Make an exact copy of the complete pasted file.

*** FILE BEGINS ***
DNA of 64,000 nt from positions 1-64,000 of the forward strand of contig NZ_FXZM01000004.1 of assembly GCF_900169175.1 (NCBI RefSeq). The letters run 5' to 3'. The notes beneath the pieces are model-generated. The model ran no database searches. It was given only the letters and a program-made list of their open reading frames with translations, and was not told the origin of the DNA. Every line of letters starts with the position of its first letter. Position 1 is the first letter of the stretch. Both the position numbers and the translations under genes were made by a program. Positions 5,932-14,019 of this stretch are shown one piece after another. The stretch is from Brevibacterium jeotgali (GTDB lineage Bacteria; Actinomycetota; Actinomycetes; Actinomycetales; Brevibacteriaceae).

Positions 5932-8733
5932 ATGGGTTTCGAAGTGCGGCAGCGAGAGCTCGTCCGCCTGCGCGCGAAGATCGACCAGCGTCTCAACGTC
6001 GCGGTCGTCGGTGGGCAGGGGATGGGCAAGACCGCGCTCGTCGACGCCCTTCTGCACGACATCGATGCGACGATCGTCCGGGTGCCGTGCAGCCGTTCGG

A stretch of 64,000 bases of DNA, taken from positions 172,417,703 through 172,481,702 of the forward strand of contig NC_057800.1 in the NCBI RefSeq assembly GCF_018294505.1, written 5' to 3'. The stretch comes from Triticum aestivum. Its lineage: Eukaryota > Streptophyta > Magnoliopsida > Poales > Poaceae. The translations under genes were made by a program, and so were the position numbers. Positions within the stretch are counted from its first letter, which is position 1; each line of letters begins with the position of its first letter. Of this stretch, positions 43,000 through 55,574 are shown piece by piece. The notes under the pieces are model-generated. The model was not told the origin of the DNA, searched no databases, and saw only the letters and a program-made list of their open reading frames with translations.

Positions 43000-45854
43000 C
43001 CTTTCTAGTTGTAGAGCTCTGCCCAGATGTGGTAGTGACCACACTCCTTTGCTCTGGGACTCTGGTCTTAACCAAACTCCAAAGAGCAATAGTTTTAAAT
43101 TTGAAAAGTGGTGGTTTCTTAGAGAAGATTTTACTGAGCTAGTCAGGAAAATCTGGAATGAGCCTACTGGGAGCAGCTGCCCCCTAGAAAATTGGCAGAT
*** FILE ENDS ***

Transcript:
DNA of 64,000 nt from positions 1-64,000 of the forward strand of contig NZ_FXZM01000004.1 of assembly GCF_900169175.1 (NCBI RefSeq). The letters run 5' to 3'. The notes beneath the pieces are model-generated. The model ran no database searches. It was given only the letters and a program-made list of their open reading frames with translations, and was not told the origin of the DNA. Every line of letters starts with the position of its first letter. Position 1 is the first letter of the stretch. Both the position numbers and the translations under genes were made by a program. Positions 5,932-14,019 of this stretch are shown one piece after another. The stretch is from Brevibacterium jeotgali (GTDB lineage Bacteria; Actinomycetota; Actinomycetes; Actinomycetales; Brevibacteriaceae).

Positions 5932-8733
5932 ATGGGTTTCGAAGTGCGGCAGCGAGAGCTCGTCCGCCTGCGCGCGAAGATCGACCAGCGTCTCAACGTC
6001 GCGGTCGTCGGTGGGCAGGGGATGGGCAAGACCGCGCTCGTCGACGCCCTTCTGCACGACATCGATGCGACGATCGTCCGGGTGCCGTGCAGCCGTTCGG

A stretch of 64,000 bases of DNA, taken from positions 172,417,703 through 172,481,702 of the forward strand of contig NC_057800.1 in the NCBI RefSeq assembly GCF_018294505.1, written 5' to 3'. The stretch comes from Triticum aestivum. Its lineage: Eukaryota > Streptophyta > Magnoliopsida > Poales > Poaceae. The translations under genes were made by a program, and so were the position numbers. Positions within the stretch are counted from its first letter, which is position 1; each line of letters begins with the position of its first letter. Of this stretch, positions 43,000 through 55,574 are shown piece by piece. The notes under the pieces are model-generated. The model was not told the origin of the DNA, searched no databases, and saw only the letters and a program-made list of their open reading frames with translations.

Positions 43000-45854
43000 C
43001 CTTTCTAGTTGTAGAGCTCTGCCCAGATGTGGTAGTGACCACACTCCTTTGCTCTGGGACTCTGGTCTTAACCAAACTCCAAAGAGCAATAGTTTTAAAT
43101 TTGAAAAGTGGTGGTTTCTTAGAGAAGATTTTACTGAGCTAGTCAGGAAAATCTGGAATGAGCCTACTGGGAGCAGCTGCCCCCTAGAAAATTGGCAGAT